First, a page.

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story.lead_photo.caption Magnolia Regional Medical Center. - Photo by J.D. Bailey

The Magnolia City Council has tentatively scheduled a special meeting for Aug. 13 to discuss a lease agreement with Magnolia Regional Medical Center.

MRMC Chief Executive Officer Rex Jones said the City Council was not able to vote on the lease during their meeting Monday because a notice for the ordinance had to be posted publicly seven days in advance in order for a vote to be made on it. This notice has to be published in print, said Jones.

“They had the notice of what was required for the ordinance to be published, and I think there was still some discussion or question about a couple of things on the lease, that maybe the Mayor wasn’t comfortable with, so they didn’t post the notice for the ordinance,” said Jones during a MRMC board meeting Monday.

This has not been Jones’ first time speaking to the Magnolia City Council on the behalf of MRMC. Since May of 2019, MRMC has worked to gain a 501(c)(3) nonprofit status and has run into some hiccups with the City Council along the way. The Magnolia City Council agreed to move forward with lease discussions during last September; however, this fell through the following month as the City Council did not meet to go over the lease.

“There are now lease discussions, and I’ve made several attempts with the subcommittee of the City Council to ask for a meeting,” Jones said in October 2019. “I asked if he (Mayor Vann) was coming and he said, on the advice of his city attorney, none of the city council would be attending the meeting.”

During Monday’s Magnolia City Council meeting, Vann stressed his concerns over a $500,000 buffer to MRMC. The buffer is set to allow for MRMC to purchase additional furniture, fixtures and equipment for use in the hospital during the term of the agreement. This buffer was originally set for $1 million, but was brought down to $500,000 during the meeting.

The funds to pay off any expenses used by this buffer would come from the revenues of two local sales and use taxes: a 1.125% sales and use tax levied by the City of Magnolia, which was approved by voters at a special election held May 8, 2007 known as the “Bond Tax”; and a 0.25% sales and use tax levied by the City of Magnolia, which was approved by voters at a special election held Feb. 24, 2004 known the “Hospital Maintenance Tax”.

Vann said the buffer concerns him because the Operations and Maintenance account is also a co-maker on the bond that pays for the hospital. If the sales tax revenue comes short — which he noted has never happened before — then the remainder of that would have to be paid by the Operations and Maintenance account. Vann said that when he was elected Mayor, there was roughly $6 million in the Operations and Maintenance account. Currently, there is $280,000.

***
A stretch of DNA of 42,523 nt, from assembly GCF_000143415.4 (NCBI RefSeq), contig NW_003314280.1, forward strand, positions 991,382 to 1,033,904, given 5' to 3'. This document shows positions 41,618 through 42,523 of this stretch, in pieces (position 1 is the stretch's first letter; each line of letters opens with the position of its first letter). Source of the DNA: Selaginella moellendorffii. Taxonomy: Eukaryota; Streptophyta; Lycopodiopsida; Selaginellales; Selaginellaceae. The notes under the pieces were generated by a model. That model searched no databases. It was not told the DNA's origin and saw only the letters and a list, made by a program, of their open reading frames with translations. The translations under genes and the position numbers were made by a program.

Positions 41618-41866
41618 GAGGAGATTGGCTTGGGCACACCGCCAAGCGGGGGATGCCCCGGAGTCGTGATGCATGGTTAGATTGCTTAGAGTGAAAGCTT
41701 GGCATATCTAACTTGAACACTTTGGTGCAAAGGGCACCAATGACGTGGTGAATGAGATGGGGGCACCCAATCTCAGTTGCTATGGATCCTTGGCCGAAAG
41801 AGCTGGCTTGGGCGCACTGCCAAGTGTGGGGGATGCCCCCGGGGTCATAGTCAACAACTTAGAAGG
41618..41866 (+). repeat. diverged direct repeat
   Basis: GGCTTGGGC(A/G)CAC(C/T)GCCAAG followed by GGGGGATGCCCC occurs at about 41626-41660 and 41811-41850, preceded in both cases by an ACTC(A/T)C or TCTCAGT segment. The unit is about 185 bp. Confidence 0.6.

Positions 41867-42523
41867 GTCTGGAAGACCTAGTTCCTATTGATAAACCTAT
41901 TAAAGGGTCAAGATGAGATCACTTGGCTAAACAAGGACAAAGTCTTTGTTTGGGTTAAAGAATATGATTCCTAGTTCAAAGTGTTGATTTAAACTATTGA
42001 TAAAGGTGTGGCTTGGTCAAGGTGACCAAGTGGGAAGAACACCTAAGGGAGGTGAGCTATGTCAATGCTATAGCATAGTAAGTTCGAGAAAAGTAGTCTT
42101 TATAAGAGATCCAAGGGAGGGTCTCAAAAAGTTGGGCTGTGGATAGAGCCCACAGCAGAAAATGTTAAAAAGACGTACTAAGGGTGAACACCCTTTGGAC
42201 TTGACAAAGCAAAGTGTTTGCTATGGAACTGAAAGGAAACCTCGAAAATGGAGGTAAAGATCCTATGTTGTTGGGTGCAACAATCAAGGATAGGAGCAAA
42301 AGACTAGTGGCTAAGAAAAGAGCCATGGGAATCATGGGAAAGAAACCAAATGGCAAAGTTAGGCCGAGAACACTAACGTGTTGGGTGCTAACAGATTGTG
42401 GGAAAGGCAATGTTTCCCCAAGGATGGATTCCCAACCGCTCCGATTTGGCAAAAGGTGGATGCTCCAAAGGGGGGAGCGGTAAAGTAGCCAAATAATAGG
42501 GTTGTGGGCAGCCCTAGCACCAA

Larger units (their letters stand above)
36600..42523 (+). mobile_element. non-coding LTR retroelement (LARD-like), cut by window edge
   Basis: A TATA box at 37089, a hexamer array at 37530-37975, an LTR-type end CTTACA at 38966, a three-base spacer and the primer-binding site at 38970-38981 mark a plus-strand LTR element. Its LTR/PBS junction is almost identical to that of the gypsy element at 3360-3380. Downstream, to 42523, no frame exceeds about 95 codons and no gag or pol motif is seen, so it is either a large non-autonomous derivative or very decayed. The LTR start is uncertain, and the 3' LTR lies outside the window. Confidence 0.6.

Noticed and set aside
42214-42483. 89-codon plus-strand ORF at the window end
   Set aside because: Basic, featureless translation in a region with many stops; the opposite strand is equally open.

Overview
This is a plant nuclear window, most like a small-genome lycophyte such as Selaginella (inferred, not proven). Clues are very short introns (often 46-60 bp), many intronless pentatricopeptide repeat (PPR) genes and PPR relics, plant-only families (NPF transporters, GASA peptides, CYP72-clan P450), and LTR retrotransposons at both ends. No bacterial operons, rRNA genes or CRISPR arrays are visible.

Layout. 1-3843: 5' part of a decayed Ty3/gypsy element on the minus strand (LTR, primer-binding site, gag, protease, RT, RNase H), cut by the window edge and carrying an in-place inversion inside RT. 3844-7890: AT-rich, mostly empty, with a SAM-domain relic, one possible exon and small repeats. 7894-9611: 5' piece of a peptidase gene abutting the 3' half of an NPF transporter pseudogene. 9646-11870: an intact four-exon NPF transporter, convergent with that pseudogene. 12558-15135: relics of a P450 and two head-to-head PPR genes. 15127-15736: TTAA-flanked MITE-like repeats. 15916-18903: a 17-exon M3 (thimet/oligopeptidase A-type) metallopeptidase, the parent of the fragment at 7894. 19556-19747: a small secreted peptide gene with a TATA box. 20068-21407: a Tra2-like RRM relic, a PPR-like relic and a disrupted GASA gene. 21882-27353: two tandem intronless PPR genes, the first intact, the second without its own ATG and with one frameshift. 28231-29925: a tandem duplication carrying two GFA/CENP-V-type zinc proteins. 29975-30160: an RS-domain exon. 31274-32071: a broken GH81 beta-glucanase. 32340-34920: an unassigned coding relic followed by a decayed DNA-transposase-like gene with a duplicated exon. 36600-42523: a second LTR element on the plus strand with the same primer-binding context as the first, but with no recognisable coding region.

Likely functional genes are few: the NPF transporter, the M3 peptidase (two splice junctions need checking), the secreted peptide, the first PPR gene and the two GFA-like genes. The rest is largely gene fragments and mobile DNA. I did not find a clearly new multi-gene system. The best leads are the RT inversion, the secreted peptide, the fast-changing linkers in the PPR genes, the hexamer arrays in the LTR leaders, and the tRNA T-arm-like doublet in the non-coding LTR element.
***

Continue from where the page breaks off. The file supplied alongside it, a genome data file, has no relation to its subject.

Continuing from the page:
“I don’t want to hinder a hospital from being able to do what they need to do,” said Alderman Jamie Waller. “We do have to have some trust in the hospital administration to take care of business, so I feel like $500,000 is a reasonable number.”

“I don’t vote, you guys do,” Mayor Vann told the Council. “Whatever your vote is, you’re fixin’ to put it on our kids and our grandkids. Let’s just make sure we are doing the right thing.”

Vann also recommended that council members review items 2, 12 and 14 before they meet again.

Item 2, labeled “Consideration”, is over the rent that Magnolia Regional Medical Center will pay to the City of Magnolia, which is listed at $1 per year.

Alderman Tia Wesson turned the council’s attention over item 14, which states “the Lessee assumes all of the Lessor’s debts of ordinary trade accounts with regard to operation of the Hospital.” Further, upon the expiration of the agreement, “the Lessor agrees to assume any then-present debts of the Hospital relating to ordinary trade accounts with regard to operation of the Hospital.”

Joel Hutcheson of the City Attorney’s office suggested that for the safety of the agreement and the city’s protection that it may be best to go further and explicitly define what “ordinary trade accounts” means. As item 14 currently stands, the city attorney’s office defines it to not include payroll and long term debt, Hutcheson said.

Vann also suggested that Jones and Chief Dew enter discussions over security at the hospital. He suggests that there should be a full time, armed security officer at the hospital.

“We need to be thinking about something not only to protect the staff of the hospital, but the city’s investment too,” said Mayor Vann.

Jones said that for the lease to be approved, the hospital will be required to do a change of ownership with the state of Arkansas that will require a full 30 day notice. He said that he can’t apply for this until he has the lease in his hand with an effective date. If the lease were to be approved soon, he said it could allow for MRMC to have the entire month of August to work with the state on transferring ownership of the hospital.

If the change of ownership occurs after the end of the fiscal year, Jones said it could lead to a cost of up to $30,000 due to additional audit costs and cost report costs. During the MRMC board meeting earlier that day, Jones said that they may lose out on money they would benefit from thanks to the change to a 501(c)(3), netting a total loss of at least $100,000. He did not elaborate on why the hospital would be entitled to the additional monies.

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